How Much Should You Contribute To Your 401(k)?

If your employer offers a 401(k) plan, it can be tricky to figure out how much of your paycheck you should contribute.

Aug 16, 2014 at 1:00PM

Your employer's 401(k) plan is an easy way to build a nice retirement nest egg, but it does have some drawbacks. For instance, you are usually restricted to a small group of investment funds as opposed to being able to invest your money in any stock, fund, or bond you want to, as you can do with an IRA.


However, there are plenty of good reasons to invest in a 401(k), including the "free money" benefit that is the employer match. But how much of your paycheck should you set aside in your company's 401(k) plan?

Perks of a 401(k)
Many employers match a certain amount of your 401(k) contributions, essentially giving you free money toward your retirement. In addition, there are a few things you can do with a 401(k) that you can't do with a traditional IRA.

For example, you might be able to borrow money from your 401(k) to buy a house or to pay for your child's education. You'll generally be required to pay yourself back with interest (which you get to keep) over a period of up to five years.

Also, with a traditional IRA, you are required to begin taking distributions once you reach 70 ½ years of age, no matter what. With a 401(k), as long as you're still working you can allow your money to continue to grow on a tax-deferred basis until you need it.

And for many investors, one of the biggest reasons to invest in a 401(k) is convenience. Having money deducted directly from your paycheck can make saving easy, especially for people who have trouble saving money on their own.

The employer match should be a minimum
In a nutshell; at the very least you should contribute as much money as your employer is willing to match.

Let's say your employer offers to match 50% of your contributions of up to 6% of your salary. Well, if you make $50,000 per year, this amounts to you setting aside $3,000 per year on a tax-deferred basis. And, your employer kicks in an additional $1,500 that you wouldn't be entitled to otherwise.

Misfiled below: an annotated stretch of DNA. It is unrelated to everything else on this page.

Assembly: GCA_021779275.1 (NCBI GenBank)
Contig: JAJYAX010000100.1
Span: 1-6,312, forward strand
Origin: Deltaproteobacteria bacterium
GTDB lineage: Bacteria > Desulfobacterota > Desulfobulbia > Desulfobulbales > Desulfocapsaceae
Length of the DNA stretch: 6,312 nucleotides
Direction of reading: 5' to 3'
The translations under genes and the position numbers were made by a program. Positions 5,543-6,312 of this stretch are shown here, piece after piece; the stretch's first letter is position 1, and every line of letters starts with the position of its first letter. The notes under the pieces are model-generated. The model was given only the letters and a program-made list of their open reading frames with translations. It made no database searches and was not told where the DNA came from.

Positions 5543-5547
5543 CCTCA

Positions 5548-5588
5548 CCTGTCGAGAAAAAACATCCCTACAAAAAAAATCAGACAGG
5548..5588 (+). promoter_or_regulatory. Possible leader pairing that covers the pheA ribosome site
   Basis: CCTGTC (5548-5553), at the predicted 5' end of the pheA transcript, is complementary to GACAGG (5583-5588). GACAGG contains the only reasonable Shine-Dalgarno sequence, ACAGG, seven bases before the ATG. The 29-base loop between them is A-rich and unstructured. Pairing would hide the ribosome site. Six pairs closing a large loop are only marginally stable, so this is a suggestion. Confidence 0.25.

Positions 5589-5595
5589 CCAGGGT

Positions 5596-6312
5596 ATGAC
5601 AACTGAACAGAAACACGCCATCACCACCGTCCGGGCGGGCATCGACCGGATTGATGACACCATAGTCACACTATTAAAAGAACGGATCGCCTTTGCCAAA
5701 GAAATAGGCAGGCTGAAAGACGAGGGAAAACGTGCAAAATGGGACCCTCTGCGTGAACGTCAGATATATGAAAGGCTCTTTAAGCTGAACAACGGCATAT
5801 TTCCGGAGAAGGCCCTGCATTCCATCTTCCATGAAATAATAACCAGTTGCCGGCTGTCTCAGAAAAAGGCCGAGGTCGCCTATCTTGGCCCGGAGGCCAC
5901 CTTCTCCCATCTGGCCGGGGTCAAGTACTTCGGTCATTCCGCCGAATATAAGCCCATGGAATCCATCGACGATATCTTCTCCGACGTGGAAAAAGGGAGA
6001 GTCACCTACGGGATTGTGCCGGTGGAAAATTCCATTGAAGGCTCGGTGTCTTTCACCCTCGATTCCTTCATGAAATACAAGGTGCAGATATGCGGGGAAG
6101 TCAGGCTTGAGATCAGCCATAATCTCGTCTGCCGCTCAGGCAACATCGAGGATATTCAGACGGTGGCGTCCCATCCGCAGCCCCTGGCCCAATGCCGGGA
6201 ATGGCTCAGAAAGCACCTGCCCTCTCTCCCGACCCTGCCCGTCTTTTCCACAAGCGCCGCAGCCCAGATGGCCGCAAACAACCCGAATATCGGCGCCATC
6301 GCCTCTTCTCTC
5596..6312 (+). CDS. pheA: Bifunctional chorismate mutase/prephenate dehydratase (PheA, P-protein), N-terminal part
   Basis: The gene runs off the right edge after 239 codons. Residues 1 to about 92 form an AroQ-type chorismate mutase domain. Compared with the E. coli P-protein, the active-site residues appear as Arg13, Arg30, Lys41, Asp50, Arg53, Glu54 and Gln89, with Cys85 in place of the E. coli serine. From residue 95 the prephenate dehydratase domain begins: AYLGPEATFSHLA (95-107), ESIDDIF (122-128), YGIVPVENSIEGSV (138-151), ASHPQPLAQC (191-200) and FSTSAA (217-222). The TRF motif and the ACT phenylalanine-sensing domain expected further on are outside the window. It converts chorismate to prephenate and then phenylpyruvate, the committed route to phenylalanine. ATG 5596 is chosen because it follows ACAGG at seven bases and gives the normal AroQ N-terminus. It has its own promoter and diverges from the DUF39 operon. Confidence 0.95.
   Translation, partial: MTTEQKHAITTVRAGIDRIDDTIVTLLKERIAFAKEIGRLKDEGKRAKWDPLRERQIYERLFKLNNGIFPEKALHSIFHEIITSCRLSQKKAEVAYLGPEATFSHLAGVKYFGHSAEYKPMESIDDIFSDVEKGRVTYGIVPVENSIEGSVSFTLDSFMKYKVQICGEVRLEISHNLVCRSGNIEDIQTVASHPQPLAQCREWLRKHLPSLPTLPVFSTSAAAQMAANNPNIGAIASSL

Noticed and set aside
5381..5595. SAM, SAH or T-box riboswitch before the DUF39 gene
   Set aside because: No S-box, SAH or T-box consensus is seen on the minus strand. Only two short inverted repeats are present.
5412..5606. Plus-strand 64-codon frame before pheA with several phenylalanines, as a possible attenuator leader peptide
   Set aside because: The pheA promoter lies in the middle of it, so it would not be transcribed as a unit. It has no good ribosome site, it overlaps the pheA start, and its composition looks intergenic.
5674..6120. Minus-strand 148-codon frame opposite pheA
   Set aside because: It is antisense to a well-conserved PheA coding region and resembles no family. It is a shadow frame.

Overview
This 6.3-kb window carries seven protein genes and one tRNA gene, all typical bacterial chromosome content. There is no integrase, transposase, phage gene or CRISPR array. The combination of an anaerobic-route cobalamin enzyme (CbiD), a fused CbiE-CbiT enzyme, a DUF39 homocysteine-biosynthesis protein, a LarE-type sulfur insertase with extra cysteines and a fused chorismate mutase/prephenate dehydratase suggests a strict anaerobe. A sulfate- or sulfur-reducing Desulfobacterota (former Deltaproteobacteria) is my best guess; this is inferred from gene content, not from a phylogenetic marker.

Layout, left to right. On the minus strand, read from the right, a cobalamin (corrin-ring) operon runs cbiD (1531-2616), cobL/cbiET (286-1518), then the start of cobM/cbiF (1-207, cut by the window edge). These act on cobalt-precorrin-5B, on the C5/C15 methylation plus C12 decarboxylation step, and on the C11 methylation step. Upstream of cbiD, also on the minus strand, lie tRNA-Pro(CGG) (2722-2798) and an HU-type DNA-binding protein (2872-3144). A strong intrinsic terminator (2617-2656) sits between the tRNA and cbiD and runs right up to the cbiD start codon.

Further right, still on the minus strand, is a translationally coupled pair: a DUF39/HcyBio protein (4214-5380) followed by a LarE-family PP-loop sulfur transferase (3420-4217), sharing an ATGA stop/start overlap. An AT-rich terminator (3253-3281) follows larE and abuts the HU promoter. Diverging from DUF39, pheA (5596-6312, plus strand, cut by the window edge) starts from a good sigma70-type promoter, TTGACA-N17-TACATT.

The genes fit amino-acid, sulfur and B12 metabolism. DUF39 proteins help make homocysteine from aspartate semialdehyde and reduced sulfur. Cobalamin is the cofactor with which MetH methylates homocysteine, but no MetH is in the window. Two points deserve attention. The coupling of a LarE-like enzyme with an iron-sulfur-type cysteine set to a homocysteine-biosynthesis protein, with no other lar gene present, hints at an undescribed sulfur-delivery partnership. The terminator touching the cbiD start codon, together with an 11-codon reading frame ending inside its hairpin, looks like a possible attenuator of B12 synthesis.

Many employers have even better matching programs, such as dollar-for-dollar matching of a certain percentage. Not taking advantage is like accepting a pay cut. This is money you are entitled to as a benefit of your employment, so use it.

So, should you contribute even more to your 401(k)? It depends...
But what should you do if you max out your employer match and still want to save a little more? You have two basic options. You could choose to contribute more to the 401(k) plan, all the way up to the annual limit. As of the 2014 tax year, the "elective deferral" limit set by the IRS is $17,500 per person, and those 50 or older can contribute an additional $5,500.

Or, you could put your extra money in an IRA, which gives you more control over your investments. For example, in an IRA you can invest in whatever stock, bond, or fund you choose. However, the annual contribution limit for an IRA is lower, at just $5,500 per person ($6,500 if over 50).

Basically, if you prefer to invest passively by letting your plan's fund managers handle your investments (and there's nothing wrong with that), your 401(k) can be your only investment vehicle. In other words, if your employer is willing to match your contributions up to 6% of your salary, but you can afford to save 10%, go ahead and throw all in the plan if you prefer not to worry about it.

However, if you want some independence in your investing, an IRA is the better choice for your extra investment dollars – after your employer's match is maxed out. It all depends what kind of investor you are and how much control you want over your own portfolio.

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